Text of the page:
Flibe is only just a year old. Probably the guys at Flibe are doing the slow hard yards getting their ducks in a row. I wouldn't expect too much in the way of significant engineering milestones for a long while. They have funding to source, facilities to establish and a technical team to build. They have to procure radioactive material and qualify to do so. In the mean time I do hope somebody is taking lots of photos. And I hope they know a lot of people are barracking for them.

  • Rick Armknecht
    June 19, 2012 (1:54 pm)
    Reply

    There is Pu239 and there is Pu239. If it is super pure, it is safer for nuclear warheads in that there is less radiation (from Pu240 decay) for military who are near the warheads (which, of course, have very little shielding because such would constitute needless weight).
    I'm not saying that MSR cancellation to pay for FBR was a good move — just that there could well have been more to the calculation of the move than "more" Pu239.

  • Kirk Sorensen
    June 19, 2012 (2:06 pm)
    Reply

    Terje, you described the situation precisely…thanks for the support!

  • Roy Harvie
    June 21, 2012 (8:19 am)
    Reply

    Thanks for the confirmation, Kirk.
    I guess I am really paranoid that the political obstacles are too much to overcome. Entrenched powerful conventional nuclear lobbyists will work hard to make sure LFTRs to not get a foothold. It is just SO important that your plan to out-flank them by going to the military is successful.

  • Kirk Sorensen
    June 22, 2012 (9:54 am)
    Reply

    Rick, the fast-spectrum reactor has the potential to produce much higher grade plutonium than thermal-spectrum reactors. That's because Pu-239 is far more likely to fission in the fast-spectrum than to absorb a neutron and form Pu-240, which is the primary "degradation" mechanism of plutonium in thermal-spectrum reactors.

  • Rick Armknecht
    June 23, 2012 (9:24 pm)
    Reply

    Kirk, exactly my point. Pu-240 is very much "isotope non grata" in atomic weapons. On an SSBN, whose dosimeter will have read higher: a member of the engineering department or a member of the weapons department? Most likely the sailor in the weapons department. That could change with super pure Pu-239. That kind of purity could even make possible a "gun" type A-bomb (not that anyone in the U.S. military would want it)– a design that was abandoned in WWII because of the unavoidable amount of Pu-240 in the plutonium that they could make at the time.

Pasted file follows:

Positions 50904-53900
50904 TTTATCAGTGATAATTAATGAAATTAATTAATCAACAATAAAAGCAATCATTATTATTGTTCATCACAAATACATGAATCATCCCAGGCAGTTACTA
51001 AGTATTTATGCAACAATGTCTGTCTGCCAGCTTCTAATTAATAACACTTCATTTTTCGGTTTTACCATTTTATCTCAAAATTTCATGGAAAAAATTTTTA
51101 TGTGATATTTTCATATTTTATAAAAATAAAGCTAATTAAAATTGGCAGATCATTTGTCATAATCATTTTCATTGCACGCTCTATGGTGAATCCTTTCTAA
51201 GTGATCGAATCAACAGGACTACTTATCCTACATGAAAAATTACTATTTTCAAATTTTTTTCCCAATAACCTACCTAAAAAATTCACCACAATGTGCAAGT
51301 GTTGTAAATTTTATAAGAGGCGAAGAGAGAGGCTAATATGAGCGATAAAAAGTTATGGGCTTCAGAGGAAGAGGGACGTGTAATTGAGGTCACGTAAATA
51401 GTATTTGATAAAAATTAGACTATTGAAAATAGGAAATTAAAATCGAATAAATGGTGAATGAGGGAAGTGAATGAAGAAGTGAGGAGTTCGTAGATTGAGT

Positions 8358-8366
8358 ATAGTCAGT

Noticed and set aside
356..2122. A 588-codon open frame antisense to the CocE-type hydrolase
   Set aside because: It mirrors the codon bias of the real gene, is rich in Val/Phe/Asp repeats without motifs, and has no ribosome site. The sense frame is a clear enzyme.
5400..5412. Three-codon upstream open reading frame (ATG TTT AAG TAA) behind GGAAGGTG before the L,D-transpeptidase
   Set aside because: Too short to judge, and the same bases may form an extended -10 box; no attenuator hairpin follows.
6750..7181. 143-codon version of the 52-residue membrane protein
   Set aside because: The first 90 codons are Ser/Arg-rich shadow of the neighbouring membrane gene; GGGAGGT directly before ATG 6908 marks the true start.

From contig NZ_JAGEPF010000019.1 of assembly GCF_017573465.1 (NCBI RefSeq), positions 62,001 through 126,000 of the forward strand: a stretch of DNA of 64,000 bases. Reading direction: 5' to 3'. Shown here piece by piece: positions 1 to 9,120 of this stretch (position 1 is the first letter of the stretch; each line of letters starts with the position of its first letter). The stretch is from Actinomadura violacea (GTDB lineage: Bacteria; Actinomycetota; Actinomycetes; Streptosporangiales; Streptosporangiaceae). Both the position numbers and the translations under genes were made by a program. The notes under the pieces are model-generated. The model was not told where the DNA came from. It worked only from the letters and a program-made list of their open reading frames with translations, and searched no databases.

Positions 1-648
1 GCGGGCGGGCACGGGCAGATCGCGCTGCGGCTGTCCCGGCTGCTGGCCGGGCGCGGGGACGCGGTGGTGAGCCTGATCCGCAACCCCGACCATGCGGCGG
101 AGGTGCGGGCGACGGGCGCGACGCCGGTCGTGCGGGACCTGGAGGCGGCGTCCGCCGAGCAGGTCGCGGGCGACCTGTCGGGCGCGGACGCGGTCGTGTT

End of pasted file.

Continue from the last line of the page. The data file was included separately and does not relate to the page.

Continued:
• VaughnPatania
    July 10, 2012 (9:30 pm)
    Reply

    I think its sadly obvious why the AEC fell so easily into the LMFBR camp. First – the MSR was "different" outside of the realm of experience for most of the AEC's heavy-hitter admin types (and their political enablers in Congress). Second – the strategic world-view held by some in the AEC (and powerful voices in Congress) of the competition with the Soviet Union and how that competition would inevitably lead to WWIII. "Victory" in this world-view would go to the owner of the biggest nuclear arsenal or reserves of militarily useful elements (like Pu). And, of course, we would need the additional reserves of Pu for WWIV through WWVII, Latin American Incursions I through IX, and Middle Eastern Operations "Soaring Eagle" through "Battered Bustard".

  • Frank Eggers
    November 12, 2012 (4:08 pm)
    Reply

    It should be noted that President Obama favors nuclear energy. Whether he is aware of thorium I don't know, but efforts should be made to ensure that he is aware of thorium.